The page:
The Burnout series is known for its almost overwhelming sense of speed and split second decision making. Burnout Revenge is no different in those respects since the game seems to prod you into being constantly on the move. In race and road rage modes youíll be going up against overly aggressive opponents who youíll have to run off the road, crash into walls, and into traffic in order to get ahead. Doing so will boost your boost meter which will achieve almost unreal speeds and help you to take down your opponents (and yourself if youíre not careful) much easier. If you end up crashing, itís easy to get back into the running again since your opponents will never be too far away. The same goes if youíre in first place, opponents will always be on your ass and threatening your position. It all turns out to be frantic, fast paced, and exciting no matter how good you think you are. In later races youíll have the option of using a crashbreaker after you crash to get instant revenge on your opponents. A crashbreaker is basically a timed explosion that you can set off with the R2 button that will clear out anything thatís around you at the moment and is just perfect if you want to try to keep your place in a race.
Youíll also have to be choosey with the cars that you race with since certain tracks may call for certain kinds of cars. Super light cars will be manhandled by opponents in events like road rage where you have to take down a certain number of opponents while heavier cars will be able to take them down with ease, but can lack the speed to catch up to the next group of cars to take down. Cars are also rated by the force they can ram with and their top speed.
While gauging your overly aggressive opponents and the traffic you can and cannot hit, the tracks in Burnout Revenge are brimming with shortcuts that you can keep track of to get an edge. The designers were kind enough to mark a lot of these shortcuts with blue lights so that you can quickly branch off of the main track which is always good. Some shortcuts lack any kind of traffic while others will be small alleyways with dumpsters or walls sticking out that youíll have to dodge through making shortcuts a double edged sword at times.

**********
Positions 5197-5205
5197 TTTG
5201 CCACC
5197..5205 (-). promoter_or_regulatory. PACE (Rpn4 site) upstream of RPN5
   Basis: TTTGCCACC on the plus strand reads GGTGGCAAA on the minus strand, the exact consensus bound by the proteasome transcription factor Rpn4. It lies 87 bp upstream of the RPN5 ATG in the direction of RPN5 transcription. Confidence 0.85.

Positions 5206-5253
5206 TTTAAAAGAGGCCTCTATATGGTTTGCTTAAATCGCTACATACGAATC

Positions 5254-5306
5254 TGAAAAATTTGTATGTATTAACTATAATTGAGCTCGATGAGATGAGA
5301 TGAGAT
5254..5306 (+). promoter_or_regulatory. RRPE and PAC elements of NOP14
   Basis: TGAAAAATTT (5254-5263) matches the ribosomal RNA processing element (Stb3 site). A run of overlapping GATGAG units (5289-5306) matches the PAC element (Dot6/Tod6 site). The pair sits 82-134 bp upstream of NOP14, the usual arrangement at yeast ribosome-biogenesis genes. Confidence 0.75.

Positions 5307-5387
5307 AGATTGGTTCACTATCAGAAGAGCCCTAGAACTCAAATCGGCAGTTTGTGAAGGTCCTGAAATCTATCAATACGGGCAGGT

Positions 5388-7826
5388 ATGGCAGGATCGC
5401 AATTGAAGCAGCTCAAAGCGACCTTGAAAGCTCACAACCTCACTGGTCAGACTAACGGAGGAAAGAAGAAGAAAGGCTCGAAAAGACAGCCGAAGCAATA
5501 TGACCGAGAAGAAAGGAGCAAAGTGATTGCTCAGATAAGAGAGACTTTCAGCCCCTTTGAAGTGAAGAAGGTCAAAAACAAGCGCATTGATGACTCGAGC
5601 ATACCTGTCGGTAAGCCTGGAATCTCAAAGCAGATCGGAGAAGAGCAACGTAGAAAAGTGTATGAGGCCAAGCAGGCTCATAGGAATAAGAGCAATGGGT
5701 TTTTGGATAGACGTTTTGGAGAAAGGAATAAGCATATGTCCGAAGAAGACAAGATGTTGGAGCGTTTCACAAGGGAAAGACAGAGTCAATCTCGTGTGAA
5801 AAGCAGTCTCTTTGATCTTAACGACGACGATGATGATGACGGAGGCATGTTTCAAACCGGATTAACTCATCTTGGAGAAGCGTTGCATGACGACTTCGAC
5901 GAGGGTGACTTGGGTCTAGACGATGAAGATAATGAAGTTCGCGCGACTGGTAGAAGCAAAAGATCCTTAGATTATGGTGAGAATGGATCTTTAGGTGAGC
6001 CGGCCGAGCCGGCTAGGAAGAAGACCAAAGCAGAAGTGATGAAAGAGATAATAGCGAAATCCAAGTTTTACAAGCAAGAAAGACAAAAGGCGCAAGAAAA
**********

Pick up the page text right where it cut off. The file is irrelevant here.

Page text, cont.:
Another popular portion of Burnout 3 was crash mode and itís back in full force here. The crash mode is a little more refined this time around to where the bonus coins and boost power-ups are nowhere to be found. Instead, youíll start with a start meter where you have to time your start to see how fast youíll go. This offers a little more strategy into crash mode so that you can time your run a lot easier. Once you get a pileup going, a crashbreaker meter will fill at the bottom of the screen, once it fills, you can pump up a crashbreaker with the R2 button and cause an explosion that will scatter surrounding traffic and allow you to propel your car into a more opportune spot or places you might have missed. Placed strategically in every crash level is a target car which replaces the cash bonus coins in Burnout 3. Youíll have to try to somehow involve the target car in your pileup if you even want a chance to win a gold medal. Youíll have to also think about which cars to use for crash mode because the same stats in the race modes are also taken into account here. A car that can hit cars with a lot of force may cause them to overshoot their marks or heavy cars may not be able to make certain jumps. Thereís also a stat for the power of a vehicleís crashbreaker which determines how much power they can pack which youíll also have to take into account.